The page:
Fanny Brawne was not enamored of poetry (though she was “versed in languages and literature,” according to one biographer). A talented seamstress, Fanny was a social butterfly who adored witty banter, dancing and flirting, none of which Keats cared for.
They might as well have spoken different languages. Yet they seem to take turns at least suffering the other’s language. In an early scene in which Keats (Ben Wishaw, sensitive and slight) suspects Fanny (sublime Abbie Cornish) of spying on his solitude in order to report to others, he demands, “How will you describe me? My character?” When Fanny, not entirely convincingly, disclaims any interest in his character, Keats supposes she will be readier to comment on his jacket and pantaloons—which she is. The next time they meet, Fanny is ready to discuss Keats’s Endymion, which begins “A thing of beauty is a joy for ever.”
On Fanny’s side, this back-and-forth may be flirting, but what is it on Keats’s side? The whole question enrages Keats’s friend Charles Armitage Brown (Paul Schneider in a bravura performance), who owns the apartments adjacent to the Browns where Keats is staying. A bellicose Scot whose soft voice belies his antisocial, truculent disposition, Brown is an aspiring poet, but humbly recognizes Keats’s greater gift, and acts as his secretary and assistant rather than his landlord.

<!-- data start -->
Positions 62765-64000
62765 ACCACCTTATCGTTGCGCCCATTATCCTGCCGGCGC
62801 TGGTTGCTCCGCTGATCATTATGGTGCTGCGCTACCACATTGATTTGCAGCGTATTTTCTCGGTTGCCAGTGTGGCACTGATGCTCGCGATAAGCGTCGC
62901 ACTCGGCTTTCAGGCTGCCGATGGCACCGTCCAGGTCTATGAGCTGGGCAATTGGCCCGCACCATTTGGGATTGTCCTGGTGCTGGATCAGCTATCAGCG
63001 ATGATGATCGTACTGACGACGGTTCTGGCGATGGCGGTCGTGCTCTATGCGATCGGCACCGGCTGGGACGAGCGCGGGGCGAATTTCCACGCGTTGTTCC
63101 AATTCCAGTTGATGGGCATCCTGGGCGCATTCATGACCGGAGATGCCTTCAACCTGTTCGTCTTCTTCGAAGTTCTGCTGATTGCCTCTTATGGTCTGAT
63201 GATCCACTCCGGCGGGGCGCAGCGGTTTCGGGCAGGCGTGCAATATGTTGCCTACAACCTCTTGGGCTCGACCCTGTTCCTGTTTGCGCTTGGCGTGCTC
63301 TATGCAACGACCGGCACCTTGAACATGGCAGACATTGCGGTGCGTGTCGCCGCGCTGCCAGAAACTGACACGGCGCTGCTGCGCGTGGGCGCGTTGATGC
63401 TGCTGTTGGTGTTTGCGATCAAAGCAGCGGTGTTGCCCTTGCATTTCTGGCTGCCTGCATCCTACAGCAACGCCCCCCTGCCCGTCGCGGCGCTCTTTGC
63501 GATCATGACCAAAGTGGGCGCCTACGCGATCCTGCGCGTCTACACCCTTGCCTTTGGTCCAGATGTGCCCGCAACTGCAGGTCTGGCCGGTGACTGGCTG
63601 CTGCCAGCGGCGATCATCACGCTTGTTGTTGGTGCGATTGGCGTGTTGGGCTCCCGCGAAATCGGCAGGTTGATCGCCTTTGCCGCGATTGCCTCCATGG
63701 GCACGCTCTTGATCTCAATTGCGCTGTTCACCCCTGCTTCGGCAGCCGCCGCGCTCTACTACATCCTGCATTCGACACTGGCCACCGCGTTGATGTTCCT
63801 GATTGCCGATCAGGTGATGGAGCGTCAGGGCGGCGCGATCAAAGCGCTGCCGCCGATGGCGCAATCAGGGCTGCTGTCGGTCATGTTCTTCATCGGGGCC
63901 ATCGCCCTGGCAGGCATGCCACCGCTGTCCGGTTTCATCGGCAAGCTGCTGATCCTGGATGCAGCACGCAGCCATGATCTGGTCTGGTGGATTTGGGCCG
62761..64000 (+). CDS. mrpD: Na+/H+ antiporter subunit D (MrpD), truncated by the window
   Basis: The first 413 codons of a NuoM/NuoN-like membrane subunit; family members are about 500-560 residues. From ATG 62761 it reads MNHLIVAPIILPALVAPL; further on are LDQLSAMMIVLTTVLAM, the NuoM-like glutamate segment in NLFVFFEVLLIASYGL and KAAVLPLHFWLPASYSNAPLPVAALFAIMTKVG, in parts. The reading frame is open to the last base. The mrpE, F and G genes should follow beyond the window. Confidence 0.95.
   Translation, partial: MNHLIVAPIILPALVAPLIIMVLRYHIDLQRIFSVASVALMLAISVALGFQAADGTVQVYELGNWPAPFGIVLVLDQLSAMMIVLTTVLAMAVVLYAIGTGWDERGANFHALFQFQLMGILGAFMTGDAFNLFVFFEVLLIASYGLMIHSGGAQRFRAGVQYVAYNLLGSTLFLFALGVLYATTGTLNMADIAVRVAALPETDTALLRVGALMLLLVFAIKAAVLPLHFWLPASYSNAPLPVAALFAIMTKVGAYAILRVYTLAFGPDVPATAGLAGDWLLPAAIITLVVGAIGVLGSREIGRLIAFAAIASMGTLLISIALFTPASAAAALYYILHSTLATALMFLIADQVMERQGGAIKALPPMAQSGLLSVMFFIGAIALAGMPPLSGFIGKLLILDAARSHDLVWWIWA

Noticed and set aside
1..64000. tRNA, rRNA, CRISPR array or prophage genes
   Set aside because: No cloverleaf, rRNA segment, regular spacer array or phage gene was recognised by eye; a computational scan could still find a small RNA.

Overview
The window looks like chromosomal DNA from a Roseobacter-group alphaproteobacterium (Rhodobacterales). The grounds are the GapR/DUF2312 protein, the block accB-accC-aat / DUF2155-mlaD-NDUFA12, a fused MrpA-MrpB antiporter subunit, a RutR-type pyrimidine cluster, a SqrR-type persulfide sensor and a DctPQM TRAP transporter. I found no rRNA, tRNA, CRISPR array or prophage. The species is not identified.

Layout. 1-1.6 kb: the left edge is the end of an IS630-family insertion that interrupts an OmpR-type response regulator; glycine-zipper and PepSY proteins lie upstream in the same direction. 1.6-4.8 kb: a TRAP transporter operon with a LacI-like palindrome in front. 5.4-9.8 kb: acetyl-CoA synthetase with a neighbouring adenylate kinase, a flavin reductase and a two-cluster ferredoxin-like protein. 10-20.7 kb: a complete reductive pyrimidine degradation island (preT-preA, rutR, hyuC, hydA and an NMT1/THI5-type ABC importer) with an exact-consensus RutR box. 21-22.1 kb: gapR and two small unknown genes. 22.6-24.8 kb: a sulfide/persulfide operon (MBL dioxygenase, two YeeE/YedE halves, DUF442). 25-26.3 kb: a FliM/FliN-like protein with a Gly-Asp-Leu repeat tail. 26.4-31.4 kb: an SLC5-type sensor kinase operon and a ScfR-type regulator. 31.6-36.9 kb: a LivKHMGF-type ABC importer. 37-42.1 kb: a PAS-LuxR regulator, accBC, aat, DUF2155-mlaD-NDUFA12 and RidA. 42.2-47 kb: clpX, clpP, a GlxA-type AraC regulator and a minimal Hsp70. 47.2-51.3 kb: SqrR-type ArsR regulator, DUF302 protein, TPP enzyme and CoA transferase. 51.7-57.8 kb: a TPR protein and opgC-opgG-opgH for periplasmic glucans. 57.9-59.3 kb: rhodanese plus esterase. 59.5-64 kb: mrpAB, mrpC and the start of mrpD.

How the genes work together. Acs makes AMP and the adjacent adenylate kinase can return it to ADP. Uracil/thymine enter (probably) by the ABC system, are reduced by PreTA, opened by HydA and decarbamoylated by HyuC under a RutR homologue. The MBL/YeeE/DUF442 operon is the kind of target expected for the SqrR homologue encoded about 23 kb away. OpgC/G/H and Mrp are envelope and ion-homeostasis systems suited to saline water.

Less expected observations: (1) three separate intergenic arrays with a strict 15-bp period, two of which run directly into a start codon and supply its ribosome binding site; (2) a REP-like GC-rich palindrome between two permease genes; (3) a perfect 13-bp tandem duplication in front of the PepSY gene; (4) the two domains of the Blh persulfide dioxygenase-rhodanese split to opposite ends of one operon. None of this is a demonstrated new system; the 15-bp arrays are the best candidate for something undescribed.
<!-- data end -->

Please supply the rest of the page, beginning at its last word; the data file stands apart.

In Brown’s view, Fanny “makes a religion of flirting.” But Brown is a true worshiper at the church of Keats, and will not suffer a dilettante like Fanny, sacrilegious in her superficiality. Brown is willing to flirt with Fanny himself, in his boorish, passive-aggressive way. For Keats, though, Brown sees in Fanny a distraction from his holy work, which must permit no such diversions.